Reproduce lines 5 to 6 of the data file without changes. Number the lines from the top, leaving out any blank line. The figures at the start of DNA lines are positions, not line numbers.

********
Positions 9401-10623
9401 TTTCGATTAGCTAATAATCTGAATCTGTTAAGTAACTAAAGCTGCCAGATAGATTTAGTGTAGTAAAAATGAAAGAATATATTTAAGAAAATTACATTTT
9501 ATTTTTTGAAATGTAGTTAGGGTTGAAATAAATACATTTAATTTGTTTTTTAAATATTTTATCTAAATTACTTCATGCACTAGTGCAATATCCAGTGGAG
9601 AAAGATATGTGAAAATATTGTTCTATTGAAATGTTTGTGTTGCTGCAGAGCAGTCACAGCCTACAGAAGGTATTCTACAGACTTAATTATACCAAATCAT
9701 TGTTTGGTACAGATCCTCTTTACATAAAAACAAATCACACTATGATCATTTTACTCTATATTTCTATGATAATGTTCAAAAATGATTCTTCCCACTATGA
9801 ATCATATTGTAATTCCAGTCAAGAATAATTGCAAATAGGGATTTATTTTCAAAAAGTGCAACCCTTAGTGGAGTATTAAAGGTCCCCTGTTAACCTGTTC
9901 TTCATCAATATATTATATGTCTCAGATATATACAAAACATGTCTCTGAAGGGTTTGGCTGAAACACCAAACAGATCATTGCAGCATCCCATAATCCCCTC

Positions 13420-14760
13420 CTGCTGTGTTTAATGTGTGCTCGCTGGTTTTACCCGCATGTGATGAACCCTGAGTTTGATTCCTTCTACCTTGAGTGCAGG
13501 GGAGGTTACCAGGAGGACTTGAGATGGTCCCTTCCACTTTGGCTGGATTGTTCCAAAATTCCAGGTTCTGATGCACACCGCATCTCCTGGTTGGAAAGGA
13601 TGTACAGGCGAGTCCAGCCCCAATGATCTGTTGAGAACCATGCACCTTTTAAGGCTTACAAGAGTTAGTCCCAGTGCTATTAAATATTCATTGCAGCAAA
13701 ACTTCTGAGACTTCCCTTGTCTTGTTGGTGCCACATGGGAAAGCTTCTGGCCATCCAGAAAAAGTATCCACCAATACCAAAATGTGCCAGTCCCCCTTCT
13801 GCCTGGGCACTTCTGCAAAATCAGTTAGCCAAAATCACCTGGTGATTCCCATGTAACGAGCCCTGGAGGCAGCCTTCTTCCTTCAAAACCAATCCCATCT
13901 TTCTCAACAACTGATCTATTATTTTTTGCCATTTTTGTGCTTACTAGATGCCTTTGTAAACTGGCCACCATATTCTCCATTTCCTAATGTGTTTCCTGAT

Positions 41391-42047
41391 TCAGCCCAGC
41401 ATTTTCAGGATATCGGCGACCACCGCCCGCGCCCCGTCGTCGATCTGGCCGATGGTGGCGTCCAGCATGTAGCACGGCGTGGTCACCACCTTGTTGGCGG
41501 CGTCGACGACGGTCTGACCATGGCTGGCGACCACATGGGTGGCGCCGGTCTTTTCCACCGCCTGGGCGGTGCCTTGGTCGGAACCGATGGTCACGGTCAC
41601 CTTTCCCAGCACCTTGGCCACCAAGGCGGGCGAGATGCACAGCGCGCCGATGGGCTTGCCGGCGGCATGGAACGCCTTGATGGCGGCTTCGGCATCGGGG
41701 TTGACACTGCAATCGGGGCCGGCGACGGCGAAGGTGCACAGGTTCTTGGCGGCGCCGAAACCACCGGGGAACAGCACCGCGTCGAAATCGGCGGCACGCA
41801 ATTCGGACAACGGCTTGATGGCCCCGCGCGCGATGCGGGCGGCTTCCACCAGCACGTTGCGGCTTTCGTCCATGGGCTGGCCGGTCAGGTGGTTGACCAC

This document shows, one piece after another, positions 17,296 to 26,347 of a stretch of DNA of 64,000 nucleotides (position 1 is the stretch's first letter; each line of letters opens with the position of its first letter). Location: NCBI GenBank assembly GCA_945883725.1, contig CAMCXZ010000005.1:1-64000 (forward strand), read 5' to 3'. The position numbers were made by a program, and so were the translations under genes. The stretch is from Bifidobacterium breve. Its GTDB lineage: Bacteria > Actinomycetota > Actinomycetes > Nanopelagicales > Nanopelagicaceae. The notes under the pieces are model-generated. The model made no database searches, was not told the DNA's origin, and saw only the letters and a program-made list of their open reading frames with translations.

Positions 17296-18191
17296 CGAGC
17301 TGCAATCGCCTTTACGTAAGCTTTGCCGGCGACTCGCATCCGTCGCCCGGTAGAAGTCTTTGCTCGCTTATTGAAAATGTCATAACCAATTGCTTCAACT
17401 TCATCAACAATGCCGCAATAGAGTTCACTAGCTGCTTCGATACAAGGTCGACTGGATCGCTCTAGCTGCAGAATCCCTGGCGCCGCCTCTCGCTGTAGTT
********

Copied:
9701 TGTTTGGTACAGATCCTCTTTACATAAAAACAAATCACACTATGATCATTTTACTCTATATTTCTATGATAATGTTCAAAAATGATTCTTCCCACTATGA
9801 ATCATATTGTAATTCCAGTCAAGAATAATTGCAAATAGGGATTTATTTTCAAAAAGTGCAACCCTTAGTGGAGTATTAAAGGTCCCCTGTTAACCTGTTC